When ESPN joined Dish Network’s Sling TV skinny bundle service in 2014, it did so with some reservations and some stipulations. But as it finds cord cutting more than just a disturbing fad, the Worldwide Leader not only finds that it’s welcoming skinny bundles and is looking to join more.
Bloomberg News reports that when ESPN joined Sling TV, it had several triggers that could give the network excuses to opt out of the service, whether ESPN’s cable subscribers dropped to a certain level or if Sling TV grew too quickly. And as ESPN’s numbers continue to drop on the traditional cable providers and Sling TV’s numbers continue to rise, there’s no particular hurry on the part of ESPN to leave.
At a investor conference, the CEO of ESPN’s parent company Disney, Robert Iger said, “It’s also important that ESPN be present in the skinny bundles, whether there are 2 million of them, 5 million of them, 10 million of them,” and ESPN has found that people who are buying Sling are those who have canceled their cable service or have never paid for TV before.
And those numbers are causing ESPN to do an about-face with Verizon’s Custom TV and join Sony’s PlayStation Vue TV. Once worried that the skinny bundles might leave them out, now ESPN wants to be in and it shows the change in thinking in the new television landscape. People are watching TV at their convenience and on multiple devices.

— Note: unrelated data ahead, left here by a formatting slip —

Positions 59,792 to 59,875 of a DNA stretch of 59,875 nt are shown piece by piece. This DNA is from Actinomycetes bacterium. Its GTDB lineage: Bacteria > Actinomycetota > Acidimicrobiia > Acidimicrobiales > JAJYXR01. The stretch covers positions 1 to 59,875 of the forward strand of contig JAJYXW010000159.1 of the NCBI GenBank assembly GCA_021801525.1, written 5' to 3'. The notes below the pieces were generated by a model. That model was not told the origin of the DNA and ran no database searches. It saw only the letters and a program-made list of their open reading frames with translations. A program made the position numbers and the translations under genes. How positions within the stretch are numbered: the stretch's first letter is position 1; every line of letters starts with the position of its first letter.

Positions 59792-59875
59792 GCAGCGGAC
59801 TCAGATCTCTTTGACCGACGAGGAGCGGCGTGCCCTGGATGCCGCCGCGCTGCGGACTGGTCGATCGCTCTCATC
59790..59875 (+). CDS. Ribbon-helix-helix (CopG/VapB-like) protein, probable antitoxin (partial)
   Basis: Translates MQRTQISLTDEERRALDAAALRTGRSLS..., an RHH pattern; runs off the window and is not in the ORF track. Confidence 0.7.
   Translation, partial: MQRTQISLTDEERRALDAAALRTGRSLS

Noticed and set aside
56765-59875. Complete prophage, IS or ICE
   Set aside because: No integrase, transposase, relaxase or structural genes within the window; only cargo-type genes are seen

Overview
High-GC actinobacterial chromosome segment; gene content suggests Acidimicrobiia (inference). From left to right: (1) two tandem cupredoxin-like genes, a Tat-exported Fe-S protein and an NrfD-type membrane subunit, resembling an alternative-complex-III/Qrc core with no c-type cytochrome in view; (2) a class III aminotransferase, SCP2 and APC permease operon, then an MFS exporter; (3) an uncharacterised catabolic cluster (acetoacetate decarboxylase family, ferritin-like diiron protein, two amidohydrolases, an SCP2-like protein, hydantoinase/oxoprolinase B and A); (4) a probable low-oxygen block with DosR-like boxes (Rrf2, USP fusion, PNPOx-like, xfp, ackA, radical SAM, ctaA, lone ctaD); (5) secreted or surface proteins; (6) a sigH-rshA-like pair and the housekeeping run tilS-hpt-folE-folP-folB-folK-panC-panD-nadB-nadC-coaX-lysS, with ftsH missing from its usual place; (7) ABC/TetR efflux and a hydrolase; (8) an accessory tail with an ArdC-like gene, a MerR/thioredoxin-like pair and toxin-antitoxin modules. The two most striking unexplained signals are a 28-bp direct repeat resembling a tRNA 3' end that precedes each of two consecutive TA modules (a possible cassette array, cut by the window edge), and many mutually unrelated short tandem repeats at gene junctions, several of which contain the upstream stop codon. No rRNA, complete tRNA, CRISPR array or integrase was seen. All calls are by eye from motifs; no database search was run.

With mobiles, laptops, tablets and now smartwatches having an impact on viewing, ESPN wants to be in the forefront of whatever technology is being used to watch sports. And if skinny bundles will help ESPN maximize its viewership while people cancel their cable subscriptions, then that will offset losing cable subscribers.
This is all a brave new world and skinny bundles are just in their infancy. With AT&T planning an online DirecTV service for later this year and if Apple ever gets its TV service off the ground, ESPN wants to ensure that it will be part of it all so it can reach as many people as possible.
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